Distribution:
Seychelles (Mahé)
References:
Summerhayes, V. S. 1928. New plants from the Seychelles. Bulletin of Miscellaneous Information (Royal Gardens, Kew), 1928(10): 388-395 ; Garay, L.A., and P. Taylor. 1976. The genus Oeceoclades Lindl. Botanical Museum Leaflets, Harvard University 24(9): 249-274.
Images:
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Oeceoclades antsingyensis G.Gerlach, J. Orchideenfr. 2: 62 (1995).
Description:
Terrestrial with an ovoid pseudobulb carrying a single, apical, broad, dark green horizontally variegated white, ovate leaf that blooms in the early summer on an erect, 30 to 40 cm long, densely several flowered inflorescences.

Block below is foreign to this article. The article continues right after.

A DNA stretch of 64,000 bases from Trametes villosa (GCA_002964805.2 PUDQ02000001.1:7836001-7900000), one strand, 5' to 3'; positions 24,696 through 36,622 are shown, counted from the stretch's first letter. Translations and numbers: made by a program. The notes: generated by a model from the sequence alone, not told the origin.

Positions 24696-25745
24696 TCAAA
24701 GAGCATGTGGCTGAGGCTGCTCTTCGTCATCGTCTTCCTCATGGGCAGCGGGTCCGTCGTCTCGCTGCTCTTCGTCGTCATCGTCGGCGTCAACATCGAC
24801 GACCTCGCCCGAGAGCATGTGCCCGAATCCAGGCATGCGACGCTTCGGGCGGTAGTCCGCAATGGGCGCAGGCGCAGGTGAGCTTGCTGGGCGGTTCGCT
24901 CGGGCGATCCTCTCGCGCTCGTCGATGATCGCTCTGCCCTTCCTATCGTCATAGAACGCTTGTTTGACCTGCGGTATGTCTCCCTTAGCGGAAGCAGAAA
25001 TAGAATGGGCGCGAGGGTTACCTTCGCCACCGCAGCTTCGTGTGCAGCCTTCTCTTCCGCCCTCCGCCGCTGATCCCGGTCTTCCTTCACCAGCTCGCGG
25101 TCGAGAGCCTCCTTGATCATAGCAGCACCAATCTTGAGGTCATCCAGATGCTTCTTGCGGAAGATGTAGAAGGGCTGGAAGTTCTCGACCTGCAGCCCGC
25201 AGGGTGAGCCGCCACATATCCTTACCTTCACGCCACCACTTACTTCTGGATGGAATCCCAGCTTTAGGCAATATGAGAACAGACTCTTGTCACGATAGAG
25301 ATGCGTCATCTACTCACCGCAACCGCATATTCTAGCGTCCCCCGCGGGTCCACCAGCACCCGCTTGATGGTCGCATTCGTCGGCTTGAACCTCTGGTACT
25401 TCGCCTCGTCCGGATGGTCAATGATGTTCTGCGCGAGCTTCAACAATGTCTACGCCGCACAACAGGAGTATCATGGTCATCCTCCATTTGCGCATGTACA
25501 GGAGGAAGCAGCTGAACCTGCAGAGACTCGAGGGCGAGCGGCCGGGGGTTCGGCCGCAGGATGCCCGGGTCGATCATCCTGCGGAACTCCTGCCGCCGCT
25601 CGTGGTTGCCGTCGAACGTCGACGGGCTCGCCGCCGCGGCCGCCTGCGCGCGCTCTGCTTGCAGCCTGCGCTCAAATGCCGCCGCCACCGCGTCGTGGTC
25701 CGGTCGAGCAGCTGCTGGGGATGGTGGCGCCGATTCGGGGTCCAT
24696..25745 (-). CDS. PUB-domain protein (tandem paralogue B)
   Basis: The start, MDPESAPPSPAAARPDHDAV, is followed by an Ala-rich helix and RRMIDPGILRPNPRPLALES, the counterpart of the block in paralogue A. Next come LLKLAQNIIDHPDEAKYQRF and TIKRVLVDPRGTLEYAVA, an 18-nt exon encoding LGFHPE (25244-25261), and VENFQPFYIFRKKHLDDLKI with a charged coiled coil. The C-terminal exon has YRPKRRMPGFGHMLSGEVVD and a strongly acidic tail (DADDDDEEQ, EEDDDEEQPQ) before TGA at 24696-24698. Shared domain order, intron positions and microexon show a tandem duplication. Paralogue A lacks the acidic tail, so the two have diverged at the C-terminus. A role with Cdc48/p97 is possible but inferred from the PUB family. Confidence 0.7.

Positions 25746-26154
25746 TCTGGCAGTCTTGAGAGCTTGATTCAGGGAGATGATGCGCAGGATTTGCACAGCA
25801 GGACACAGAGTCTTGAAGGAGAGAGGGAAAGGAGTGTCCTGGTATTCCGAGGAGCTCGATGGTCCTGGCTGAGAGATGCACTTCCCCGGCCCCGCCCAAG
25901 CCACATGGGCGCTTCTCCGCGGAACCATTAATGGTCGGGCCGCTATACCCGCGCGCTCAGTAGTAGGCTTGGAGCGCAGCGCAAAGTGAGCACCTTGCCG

Habitat:
Found in western Madagascar in humus pockets at elevations of 60 to 100 meters.
Notes:
It was first described by Günter Gerlach in 1995. The type specimen was collected approximately 13 km (8.1 mi) west of Antsalova.
Distribution:
W. Madagascar
References:
Orchids of Madagascar Hermans 2007; Field Guide to the Orchids of Madagascar Cribb & Herman 2009
Images:
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Oeceoclades callmanderi Bosser, Adansonia, sér. 3, 28: 46 (2006).
Description: